Gilles Chanteperdrix wrote:
> Jan Kiszka wrote:
>> As the xnsched structures get initialized later, during xnpod_init,
>> xnsched_cpu always returned 0 in the gatekeeper_thread prologue. That
>> caused binding of all gatekeepers to CPU 0.
>>
>> Signed-off-by: Jan Kiszka <jan.kis...@siemens.com>
>> ---
>>
>>  ksrc/nucleus/shadow.c |    5 ++++-
>>  1 files changed, 4 insertions(+), 1 deletions(-)
>>
>> diff --git a/ksrc/nucleus/shadow.c b/ksrc/nucleus/shadow.c
>> index 1dedd85..2243c0e 100644
>> --- a/ksrc/nucleus/shadow.c
>> +++ b/ksrc/nucleus/shadow.c
>> @@ -823,11 +823,14 @@ static int gatekeeper_thread(void *data)
>>      struct task_struct *this_task = current;
>>      DECLARE_WAITQUEUE(wait, this_task);
>>      struct xnsched *sched = data;
>> -    int cpu = xnsched_cpu(sched);
>>      struct xnthread *target;
>>      cpumask_t cpumask;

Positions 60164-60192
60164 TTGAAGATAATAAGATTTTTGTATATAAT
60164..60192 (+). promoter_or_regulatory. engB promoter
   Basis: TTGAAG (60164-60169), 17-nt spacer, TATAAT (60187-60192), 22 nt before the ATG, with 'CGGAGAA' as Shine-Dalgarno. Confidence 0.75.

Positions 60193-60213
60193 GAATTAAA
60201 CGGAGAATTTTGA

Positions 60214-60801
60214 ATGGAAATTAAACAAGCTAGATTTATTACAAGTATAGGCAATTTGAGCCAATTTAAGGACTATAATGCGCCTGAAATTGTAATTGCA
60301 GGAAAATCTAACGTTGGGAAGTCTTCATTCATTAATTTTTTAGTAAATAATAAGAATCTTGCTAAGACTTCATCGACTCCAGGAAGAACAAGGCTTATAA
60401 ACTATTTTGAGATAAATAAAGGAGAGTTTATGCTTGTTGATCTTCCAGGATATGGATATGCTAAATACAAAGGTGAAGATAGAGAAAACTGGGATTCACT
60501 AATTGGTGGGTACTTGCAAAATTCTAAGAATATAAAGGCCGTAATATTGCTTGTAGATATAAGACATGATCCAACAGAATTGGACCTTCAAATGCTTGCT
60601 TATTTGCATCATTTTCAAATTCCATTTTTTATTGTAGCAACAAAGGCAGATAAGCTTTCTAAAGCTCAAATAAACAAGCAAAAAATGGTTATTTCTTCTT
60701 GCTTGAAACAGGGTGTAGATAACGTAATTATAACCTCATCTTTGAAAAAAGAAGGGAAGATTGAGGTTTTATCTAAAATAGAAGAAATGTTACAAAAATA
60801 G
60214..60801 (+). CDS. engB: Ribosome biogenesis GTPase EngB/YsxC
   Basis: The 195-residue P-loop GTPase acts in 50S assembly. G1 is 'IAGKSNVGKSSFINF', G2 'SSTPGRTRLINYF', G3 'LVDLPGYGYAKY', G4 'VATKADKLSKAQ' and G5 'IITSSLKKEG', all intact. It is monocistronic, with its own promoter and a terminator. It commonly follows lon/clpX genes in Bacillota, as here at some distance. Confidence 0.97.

>> +    int cpu;
>>      spl_t s;
>>  
>> +    /* sched not fully initialized, xnsched_cpu does not work yet */
>> +    cpu = sched - nkpod_struct.sched;
>> +
>>      this_task->flags |= PF_NOFREEZE;
>>      sigfillset(&this_task->blocked);
>>      cpumask = cpumask_of_cpu(cpu);
> 
> This does not look good, it means that the gatekeeper accesses the sched
> structure before it is initialized. So, IMO, the proper fix would be to
> start the gatekeepers only after the sched structure has been initialized.
> 

I briefly thought about moving xnshadow_mount into xnpod_init. But given
the fact that it worked like this before and that I was not able to
quickly exclude new regressions when reordering things, I decided to
restore the old pattern.

Jan

-- 
Siemens AG, Corporate Technology, CT SE 2
Corporate Competence Center Embedded Linux

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